The closest I’ve come to having a celebrity as a friend was when Bad Science überblogger Ben Goldacre linked his site to this one. Apart from that, and if you don’t count my hitting an unnoticed Tim Henman with my bag in a lift in the Birmingham Hyatt, my life has been entirely unencumbered by celebrities.
This doesn’t of course mean that I am unaffected by them. And there are so many. It used to be that people who had expended their soupçon of fame enjoyed a swift return to obscurity, with their otherwise harsh real world landing softened only by an appearance on Through the keyhole; but now they swirl around the plughole for years. To be handed a free paper on the London Underground these days is to be assailed by forty pages of celebrity tittle-tattle. Mindless though these pseudo-events may be, our exposure to celebrity culture, and these people’s ‘amazing’ lives, litanies of achievements and gym-honed bodies cannot help but inform our opinions of ourselves.
Marina Hyde, author of the Guardian’s Lost in Showbiz column, makes a jaunty attack on celebrity folly in her book Celebrity: how entertainers took over the world and why we need an exit strategy. Entertainers, she holds, have increased their remit beyond simply entertaining us and in the process have become global brands with the freedom to proselytize on areas on which they have no qualification to act. Jude Law travelled to Afghanistan to negotiate with the Taliban, Sharon Stone sharing a platform with Shimon Peres to promote Palestine-Israeli peace. Angela Jolie sits on the Council for Foreign Relations.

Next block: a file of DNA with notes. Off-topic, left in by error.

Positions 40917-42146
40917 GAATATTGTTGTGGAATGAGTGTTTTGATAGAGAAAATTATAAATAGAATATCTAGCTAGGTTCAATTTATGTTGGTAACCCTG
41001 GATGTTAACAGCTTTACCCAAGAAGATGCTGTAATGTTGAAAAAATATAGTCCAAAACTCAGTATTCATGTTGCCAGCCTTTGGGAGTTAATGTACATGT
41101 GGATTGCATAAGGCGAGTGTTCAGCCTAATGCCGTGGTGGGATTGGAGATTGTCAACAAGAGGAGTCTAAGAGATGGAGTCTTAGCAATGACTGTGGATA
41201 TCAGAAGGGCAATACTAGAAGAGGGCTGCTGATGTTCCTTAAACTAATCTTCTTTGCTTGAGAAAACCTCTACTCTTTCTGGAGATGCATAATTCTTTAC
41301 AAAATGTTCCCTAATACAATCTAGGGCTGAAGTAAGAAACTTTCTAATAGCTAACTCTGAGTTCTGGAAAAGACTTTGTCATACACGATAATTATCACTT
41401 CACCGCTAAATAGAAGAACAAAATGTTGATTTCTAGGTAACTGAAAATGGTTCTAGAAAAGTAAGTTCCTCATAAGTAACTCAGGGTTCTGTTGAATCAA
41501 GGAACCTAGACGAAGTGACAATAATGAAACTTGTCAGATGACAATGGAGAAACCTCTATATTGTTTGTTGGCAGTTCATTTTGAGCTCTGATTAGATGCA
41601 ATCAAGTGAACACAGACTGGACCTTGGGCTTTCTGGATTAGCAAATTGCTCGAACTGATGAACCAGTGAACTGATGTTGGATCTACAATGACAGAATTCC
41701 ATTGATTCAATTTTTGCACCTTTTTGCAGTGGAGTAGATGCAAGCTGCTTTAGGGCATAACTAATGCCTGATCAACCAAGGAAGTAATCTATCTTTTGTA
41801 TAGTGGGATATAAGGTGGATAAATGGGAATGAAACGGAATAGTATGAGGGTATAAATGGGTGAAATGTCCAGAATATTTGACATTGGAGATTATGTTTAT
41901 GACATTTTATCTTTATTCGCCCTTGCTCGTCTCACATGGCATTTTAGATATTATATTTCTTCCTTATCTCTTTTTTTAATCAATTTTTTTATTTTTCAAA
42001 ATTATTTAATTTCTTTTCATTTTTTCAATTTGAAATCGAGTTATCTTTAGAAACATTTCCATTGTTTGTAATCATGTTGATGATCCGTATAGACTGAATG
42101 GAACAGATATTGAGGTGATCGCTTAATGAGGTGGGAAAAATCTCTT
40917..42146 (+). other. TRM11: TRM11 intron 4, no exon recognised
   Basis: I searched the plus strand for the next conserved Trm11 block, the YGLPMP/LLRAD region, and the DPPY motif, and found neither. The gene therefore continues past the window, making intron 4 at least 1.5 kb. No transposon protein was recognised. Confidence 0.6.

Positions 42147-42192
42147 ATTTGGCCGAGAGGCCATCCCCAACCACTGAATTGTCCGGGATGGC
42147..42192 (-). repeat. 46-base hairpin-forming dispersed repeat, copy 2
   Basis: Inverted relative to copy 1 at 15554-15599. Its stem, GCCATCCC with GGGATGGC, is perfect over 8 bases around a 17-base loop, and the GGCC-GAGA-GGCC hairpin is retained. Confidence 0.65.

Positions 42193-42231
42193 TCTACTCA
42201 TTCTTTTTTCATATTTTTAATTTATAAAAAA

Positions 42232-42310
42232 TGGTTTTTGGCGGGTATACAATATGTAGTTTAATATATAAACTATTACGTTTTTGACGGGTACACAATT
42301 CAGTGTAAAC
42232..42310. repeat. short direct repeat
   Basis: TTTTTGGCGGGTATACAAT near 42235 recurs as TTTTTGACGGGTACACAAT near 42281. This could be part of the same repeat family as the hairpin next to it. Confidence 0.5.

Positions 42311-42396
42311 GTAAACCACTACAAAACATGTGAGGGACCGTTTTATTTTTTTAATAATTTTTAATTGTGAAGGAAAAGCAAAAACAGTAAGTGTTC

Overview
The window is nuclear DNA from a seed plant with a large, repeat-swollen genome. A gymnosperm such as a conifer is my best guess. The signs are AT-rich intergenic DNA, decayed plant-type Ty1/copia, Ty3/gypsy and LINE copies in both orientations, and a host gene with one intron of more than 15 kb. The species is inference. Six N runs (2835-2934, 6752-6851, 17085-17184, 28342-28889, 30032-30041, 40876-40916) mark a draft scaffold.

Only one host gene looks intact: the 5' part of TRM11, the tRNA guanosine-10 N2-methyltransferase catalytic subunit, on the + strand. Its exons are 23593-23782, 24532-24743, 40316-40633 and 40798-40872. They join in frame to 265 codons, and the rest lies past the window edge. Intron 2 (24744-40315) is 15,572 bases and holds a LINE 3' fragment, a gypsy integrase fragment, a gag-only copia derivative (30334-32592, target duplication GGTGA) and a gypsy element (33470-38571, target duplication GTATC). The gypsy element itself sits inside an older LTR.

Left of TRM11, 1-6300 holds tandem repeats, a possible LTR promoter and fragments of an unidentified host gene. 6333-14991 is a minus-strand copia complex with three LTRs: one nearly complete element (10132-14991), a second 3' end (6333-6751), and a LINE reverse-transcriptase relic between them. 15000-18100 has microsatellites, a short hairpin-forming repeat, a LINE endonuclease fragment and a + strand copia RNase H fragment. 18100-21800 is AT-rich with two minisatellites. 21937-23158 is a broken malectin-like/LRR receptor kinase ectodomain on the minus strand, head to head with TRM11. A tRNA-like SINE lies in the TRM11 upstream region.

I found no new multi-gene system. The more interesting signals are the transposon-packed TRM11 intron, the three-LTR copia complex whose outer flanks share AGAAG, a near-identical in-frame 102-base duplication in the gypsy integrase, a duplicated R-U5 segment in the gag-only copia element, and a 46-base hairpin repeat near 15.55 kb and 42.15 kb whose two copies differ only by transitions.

This is all very noble you might think, but to Hyde for a celebrity to become involved in a subject is to bowdlerize it. Loathe to alienate their audience they choose conservative causes and their lifestyles undermine their position. For instance environmentalist Leonardo diCaprio continues to fly in private jets and U2’s Bono preaches more generous state aid for African countries whilst simultaneously avoiding paying towards the Irish exchequer. Now instead of a cause generating its own grassroots hero – a new Desmond Tutu perhaps – causes are obliged to recruit an already famous face. But despite an explosion in celebrity advocacy, charity giving overall remains static; the only way for celebrities to really make a difference would be to donate some of their own cash.
Goodwill aside, the famous also espouse dubious religions and unschooled views on science. Tom Cruise and Madonna manage to combine both of these with their respective views on psychiatry and Kaballah water banishing verrucas. They pick bundles of pretty babies from abroad for adoption forming ‘perfect families’ but keep stum about the armies of nannies they also recruit for proxy parenting. Short of addressing the problems of orphans in the developing world, the ‘Madonna effect’ has ensured that parents there are now giving up their children in the hope that they will find a ‘better life’ in the West.
British readers of her column may be disappointed by Hyde’s bile restricting itself to a limited number of internationally known, mostly Hollywood, stars. This was no doubt done with international sales in mind but one can’t help feeling disenfranchised. Her prose, which is so refreshing in bite sized chunks can also be wearing when in for a long haul. The book is an enjoyable read, but light on any sort of social theory and its moments of true insight are rare. It would have been interesting to hear of Hyde’s views on the effects of celebrity saturation on the population at large; the Hello! effect doesn’t get a mention for instance. Instead ‘Celebrity’ satisfies itself by listing and mocking celebrity pretensions rather than holding true to its initial promise of a toolkit for the fightback*